In recent years, my aching heart is aware of stories of abduction through media coverage.  Specifically, the Chelsea King case.  There is a trail near my house that I like to walk the dogs on.  For some reason my heart hurts for her and her parents during one section of the terrain.  I always, and I mean ALWAYS, pray for the King family (and the parents of the perpetrator) during that leg of my hike…it’s kind of creepy, I admit!  In fact, there are occasions that I cannot complete that particular leg of the walk because my empathizing mind becomes too burdened by the evil which crossed the King’s path and fear then runs a muck within me.  You will still find me in prayer for the families, though my own insecurities are also being addressed at the same time.  And as fate would have it, I had the pleasure of interacting with the King family attorney this past summer.  He is a most gracious man with a truly empathetic and giving heart.  Anyway, this is my back story.  I do not normally walk in fear…at least that is what I thought.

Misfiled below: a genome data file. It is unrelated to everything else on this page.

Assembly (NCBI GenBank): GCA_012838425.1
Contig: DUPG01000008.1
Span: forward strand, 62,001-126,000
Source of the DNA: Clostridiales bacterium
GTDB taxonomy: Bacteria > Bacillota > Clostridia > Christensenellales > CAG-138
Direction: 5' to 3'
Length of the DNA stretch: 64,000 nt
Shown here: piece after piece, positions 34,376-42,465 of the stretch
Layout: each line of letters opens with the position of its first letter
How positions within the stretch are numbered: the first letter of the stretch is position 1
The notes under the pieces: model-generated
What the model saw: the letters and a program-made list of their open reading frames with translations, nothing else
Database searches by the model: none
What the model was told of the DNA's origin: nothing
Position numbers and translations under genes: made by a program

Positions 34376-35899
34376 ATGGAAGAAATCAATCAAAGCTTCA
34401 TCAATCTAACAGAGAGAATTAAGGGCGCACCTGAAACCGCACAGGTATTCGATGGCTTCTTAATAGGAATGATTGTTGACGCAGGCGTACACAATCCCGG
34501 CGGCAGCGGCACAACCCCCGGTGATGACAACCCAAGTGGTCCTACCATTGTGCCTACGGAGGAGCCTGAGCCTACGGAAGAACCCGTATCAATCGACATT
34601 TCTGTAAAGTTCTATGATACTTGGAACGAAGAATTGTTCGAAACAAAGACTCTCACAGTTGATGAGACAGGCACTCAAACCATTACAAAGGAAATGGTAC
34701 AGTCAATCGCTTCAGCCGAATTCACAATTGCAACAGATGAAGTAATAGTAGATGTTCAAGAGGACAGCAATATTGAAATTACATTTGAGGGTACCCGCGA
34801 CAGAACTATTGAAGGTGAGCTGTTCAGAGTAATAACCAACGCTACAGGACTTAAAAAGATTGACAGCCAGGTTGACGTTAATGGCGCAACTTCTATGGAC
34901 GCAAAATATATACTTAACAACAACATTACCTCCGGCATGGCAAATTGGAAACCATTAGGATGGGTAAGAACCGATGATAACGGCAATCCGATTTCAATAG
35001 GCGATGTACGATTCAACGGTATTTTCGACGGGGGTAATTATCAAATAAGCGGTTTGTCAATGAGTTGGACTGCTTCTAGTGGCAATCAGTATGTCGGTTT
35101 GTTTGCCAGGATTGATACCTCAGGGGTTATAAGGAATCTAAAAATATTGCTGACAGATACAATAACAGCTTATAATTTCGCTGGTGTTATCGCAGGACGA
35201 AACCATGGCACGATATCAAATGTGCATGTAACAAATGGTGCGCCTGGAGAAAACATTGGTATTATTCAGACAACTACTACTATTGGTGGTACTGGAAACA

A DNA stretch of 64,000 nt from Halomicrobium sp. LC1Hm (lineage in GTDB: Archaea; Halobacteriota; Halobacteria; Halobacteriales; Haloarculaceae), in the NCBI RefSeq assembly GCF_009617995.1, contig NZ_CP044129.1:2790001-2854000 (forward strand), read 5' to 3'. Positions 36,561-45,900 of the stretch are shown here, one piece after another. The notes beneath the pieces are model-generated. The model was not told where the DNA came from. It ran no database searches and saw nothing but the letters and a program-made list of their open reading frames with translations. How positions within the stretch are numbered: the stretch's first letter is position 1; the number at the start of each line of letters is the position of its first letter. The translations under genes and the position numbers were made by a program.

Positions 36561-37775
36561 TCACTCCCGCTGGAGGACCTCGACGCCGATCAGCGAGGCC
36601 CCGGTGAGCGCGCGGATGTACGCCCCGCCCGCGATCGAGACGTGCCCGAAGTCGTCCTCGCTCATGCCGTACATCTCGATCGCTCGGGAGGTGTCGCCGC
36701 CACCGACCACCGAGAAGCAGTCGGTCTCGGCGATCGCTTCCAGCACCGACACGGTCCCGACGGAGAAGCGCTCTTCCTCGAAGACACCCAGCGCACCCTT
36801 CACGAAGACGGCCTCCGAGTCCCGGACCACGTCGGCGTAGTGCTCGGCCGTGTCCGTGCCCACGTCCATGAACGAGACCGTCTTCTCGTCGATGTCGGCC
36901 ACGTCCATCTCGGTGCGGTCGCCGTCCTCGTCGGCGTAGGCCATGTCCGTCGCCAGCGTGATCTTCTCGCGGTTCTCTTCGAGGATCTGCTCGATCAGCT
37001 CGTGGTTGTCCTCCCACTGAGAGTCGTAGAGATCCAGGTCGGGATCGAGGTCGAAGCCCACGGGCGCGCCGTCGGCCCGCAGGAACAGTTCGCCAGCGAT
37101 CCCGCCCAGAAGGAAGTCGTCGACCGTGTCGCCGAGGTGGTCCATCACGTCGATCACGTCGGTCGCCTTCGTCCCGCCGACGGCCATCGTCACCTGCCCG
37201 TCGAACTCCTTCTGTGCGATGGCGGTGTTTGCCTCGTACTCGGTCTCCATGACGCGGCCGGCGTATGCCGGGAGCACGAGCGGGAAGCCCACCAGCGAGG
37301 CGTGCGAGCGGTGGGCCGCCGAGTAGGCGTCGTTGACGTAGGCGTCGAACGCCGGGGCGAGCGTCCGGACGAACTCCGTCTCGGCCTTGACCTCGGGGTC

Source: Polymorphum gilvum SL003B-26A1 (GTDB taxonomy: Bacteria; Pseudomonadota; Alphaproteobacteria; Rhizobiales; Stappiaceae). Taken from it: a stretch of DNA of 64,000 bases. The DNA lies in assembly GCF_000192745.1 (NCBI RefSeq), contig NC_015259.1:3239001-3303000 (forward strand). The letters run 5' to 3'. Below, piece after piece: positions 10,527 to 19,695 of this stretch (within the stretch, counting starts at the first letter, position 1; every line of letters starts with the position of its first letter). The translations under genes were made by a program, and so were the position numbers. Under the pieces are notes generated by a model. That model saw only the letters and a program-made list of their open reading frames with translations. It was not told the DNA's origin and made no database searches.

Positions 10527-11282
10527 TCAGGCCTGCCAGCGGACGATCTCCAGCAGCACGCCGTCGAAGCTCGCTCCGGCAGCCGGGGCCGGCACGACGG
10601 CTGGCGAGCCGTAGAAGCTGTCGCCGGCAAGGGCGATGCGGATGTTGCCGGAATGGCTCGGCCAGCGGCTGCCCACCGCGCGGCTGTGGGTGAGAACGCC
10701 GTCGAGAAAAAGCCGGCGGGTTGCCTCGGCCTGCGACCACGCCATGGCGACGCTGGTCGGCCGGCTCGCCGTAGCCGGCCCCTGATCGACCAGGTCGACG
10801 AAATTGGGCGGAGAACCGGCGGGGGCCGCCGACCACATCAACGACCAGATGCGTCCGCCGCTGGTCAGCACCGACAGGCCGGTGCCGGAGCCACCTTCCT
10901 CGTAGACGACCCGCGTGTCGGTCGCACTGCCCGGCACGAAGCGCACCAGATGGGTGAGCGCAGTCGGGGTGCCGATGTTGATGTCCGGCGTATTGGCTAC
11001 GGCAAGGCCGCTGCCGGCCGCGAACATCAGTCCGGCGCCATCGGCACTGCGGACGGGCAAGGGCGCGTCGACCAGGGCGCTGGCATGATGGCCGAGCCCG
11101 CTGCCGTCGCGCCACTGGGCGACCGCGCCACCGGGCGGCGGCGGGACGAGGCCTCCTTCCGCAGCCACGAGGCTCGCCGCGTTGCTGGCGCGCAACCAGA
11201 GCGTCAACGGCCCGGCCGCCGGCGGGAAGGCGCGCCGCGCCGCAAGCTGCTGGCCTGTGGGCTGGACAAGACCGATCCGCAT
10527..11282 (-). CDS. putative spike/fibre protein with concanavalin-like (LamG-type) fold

In fact, this particular year I have declared, with my husband, it is a year of “NO FEAR”.  Now making this declaration seems simple enough…not so, not so.  For it has, in fact, acted as illuminator of the many, let me write it again, MANY underlying actions we take in life that are directly motivated by fear.  Example, when fighting cancer do not cook your vegetables…they are most effective when consumed in their natural state (what to do when raw vegetables are difficult for the cancer patient to ingest? Aaahhh Scary!).  And of course they can only be organic, and the quality of the soil and farm is integral to the nutrient content (but when one is on a strict budget, that rabbit hole has to be left for another fox to find…also scary).  Milk is bad and probably the cause of many illnesses (one friend of mine is convinced it is the origin of my migraine headaches, I am slightly afraid as I drink every last drop).  Cardiovascular exercise is important for longevity, but don’t forget strengthening techniques which help fight the naturally occurring degeneration of bone mass (if you don’t move you just might die–one day).  Don’t consume just any oil, it has to be cold pressed.  Or hard pressed, or who knows which one!  I don’t think you want me to get started on fish, the mercury content, and the wild vs. farmed issue.  How about the environmental issues.  Or sex before marriage issue, and the ‘must attend a university directly out of high school’ issue–or else!  Of course, at my age, the retirement fund and long term care insurance issues come into play.  As does the fear of disease and getting older.  Oiy Vay…fear has its roots in much of our life.  If we let it.  For the most part, I utilize my knowledge with a knowing that this physical life is a temporary one.  I do what I can, with what I have, and trust in the good Lord for the rest.  …and this last statement is coming from one (me) who thoroughly enjoys learning.